A Good Man Has Nothing to Fear, Even When Faced With Death

Socrates's last oration

"The Death of Socrates," 1787, by Jacques Louis David. Oil on canvas, 51 inches by 77 1/4 inches. Catharine Lorillard Wolfe Collection, Wolfe Fund, 1931. (The Metropolitan Museum of Art)

It’s 399 B.C. Having been judged and condemned to death, Socrates, the ancient Greek philosopher, reflects on his predicament. Rather than bemoan his fate, he relishes an opportunity for discourse, continuing to uphold his values as he had throughout his life.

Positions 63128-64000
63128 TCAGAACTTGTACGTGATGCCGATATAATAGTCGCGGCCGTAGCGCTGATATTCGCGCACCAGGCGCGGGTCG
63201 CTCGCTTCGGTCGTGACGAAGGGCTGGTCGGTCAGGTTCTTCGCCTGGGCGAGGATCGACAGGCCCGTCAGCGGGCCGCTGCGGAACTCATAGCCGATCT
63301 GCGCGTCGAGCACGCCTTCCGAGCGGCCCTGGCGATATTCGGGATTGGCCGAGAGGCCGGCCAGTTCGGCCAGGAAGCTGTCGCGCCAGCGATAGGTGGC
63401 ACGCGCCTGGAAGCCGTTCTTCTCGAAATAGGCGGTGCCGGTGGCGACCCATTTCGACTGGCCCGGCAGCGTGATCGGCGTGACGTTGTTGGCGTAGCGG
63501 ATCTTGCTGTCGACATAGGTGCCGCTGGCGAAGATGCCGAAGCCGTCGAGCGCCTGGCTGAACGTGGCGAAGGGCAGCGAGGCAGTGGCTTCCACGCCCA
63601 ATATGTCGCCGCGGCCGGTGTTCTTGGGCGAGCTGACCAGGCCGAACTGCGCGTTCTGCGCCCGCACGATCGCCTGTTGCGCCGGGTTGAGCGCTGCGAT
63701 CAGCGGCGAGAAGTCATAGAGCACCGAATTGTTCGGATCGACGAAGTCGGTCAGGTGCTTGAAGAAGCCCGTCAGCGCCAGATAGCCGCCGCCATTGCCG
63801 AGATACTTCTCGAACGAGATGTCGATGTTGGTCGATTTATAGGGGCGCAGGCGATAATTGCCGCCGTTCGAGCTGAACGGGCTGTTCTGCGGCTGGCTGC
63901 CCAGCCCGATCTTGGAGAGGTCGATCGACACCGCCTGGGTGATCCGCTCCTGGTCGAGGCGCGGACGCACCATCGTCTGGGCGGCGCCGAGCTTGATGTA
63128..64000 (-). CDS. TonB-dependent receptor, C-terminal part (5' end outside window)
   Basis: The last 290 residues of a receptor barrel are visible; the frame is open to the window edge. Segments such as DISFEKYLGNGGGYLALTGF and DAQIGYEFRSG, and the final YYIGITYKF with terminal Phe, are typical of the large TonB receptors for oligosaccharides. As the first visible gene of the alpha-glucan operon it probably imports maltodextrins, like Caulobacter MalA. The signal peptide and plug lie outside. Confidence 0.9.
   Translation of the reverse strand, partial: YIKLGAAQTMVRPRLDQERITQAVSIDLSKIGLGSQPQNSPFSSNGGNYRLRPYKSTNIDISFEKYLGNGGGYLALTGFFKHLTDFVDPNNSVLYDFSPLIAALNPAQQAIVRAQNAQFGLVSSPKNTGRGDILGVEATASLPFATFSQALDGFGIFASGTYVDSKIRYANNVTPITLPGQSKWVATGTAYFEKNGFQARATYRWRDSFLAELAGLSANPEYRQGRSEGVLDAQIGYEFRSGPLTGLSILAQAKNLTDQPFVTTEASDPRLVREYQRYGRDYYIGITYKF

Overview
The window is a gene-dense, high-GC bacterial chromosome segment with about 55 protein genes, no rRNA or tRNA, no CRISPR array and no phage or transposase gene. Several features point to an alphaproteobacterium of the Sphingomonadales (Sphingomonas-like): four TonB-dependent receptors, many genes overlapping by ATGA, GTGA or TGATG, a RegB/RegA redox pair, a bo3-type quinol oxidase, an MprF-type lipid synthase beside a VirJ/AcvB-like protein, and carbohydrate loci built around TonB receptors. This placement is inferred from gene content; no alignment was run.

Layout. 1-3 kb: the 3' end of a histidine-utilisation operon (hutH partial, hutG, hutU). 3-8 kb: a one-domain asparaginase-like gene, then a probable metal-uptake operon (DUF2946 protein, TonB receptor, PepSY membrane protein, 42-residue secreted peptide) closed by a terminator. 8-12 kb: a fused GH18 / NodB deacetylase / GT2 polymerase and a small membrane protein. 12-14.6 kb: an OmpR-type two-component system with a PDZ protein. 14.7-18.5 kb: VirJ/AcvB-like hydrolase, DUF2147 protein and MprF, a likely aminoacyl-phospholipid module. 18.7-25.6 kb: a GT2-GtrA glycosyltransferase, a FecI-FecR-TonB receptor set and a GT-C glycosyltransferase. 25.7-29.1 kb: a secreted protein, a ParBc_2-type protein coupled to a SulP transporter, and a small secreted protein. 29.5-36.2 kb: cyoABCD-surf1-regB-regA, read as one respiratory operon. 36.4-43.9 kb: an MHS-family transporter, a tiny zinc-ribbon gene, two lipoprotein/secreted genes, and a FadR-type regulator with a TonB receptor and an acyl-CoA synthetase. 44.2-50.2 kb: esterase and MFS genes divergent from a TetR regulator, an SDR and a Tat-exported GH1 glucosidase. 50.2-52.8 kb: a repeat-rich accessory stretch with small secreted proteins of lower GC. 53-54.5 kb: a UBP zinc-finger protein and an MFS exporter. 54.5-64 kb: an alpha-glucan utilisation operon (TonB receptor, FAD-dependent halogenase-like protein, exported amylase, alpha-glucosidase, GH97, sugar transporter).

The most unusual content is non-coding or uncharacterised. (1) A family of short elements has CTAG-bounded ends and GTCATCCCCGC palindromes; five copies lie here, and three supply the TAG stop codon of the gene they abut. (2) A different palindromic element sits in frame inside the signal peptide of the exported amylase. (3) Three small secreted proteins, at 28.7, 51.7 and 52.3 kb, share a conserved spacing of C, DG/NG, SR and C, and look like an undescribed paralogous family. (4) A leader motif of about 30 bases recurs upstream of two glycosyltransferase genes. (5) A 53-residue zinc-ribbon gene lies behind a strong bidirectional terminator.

While waiting to be taken to his death, rather than make a last-ditch appeal, Socrates makes a speech. Socrates’s student Plato recorded this last oration in his “Apology,” as cited in “The World’s Famous Orations, Volume 1: Greece.” 

Socrates speaks first to his oppressors: As an old man, he knows that death is naturally upon him. All his enemies need do is wait. Yet, here he faces an early death.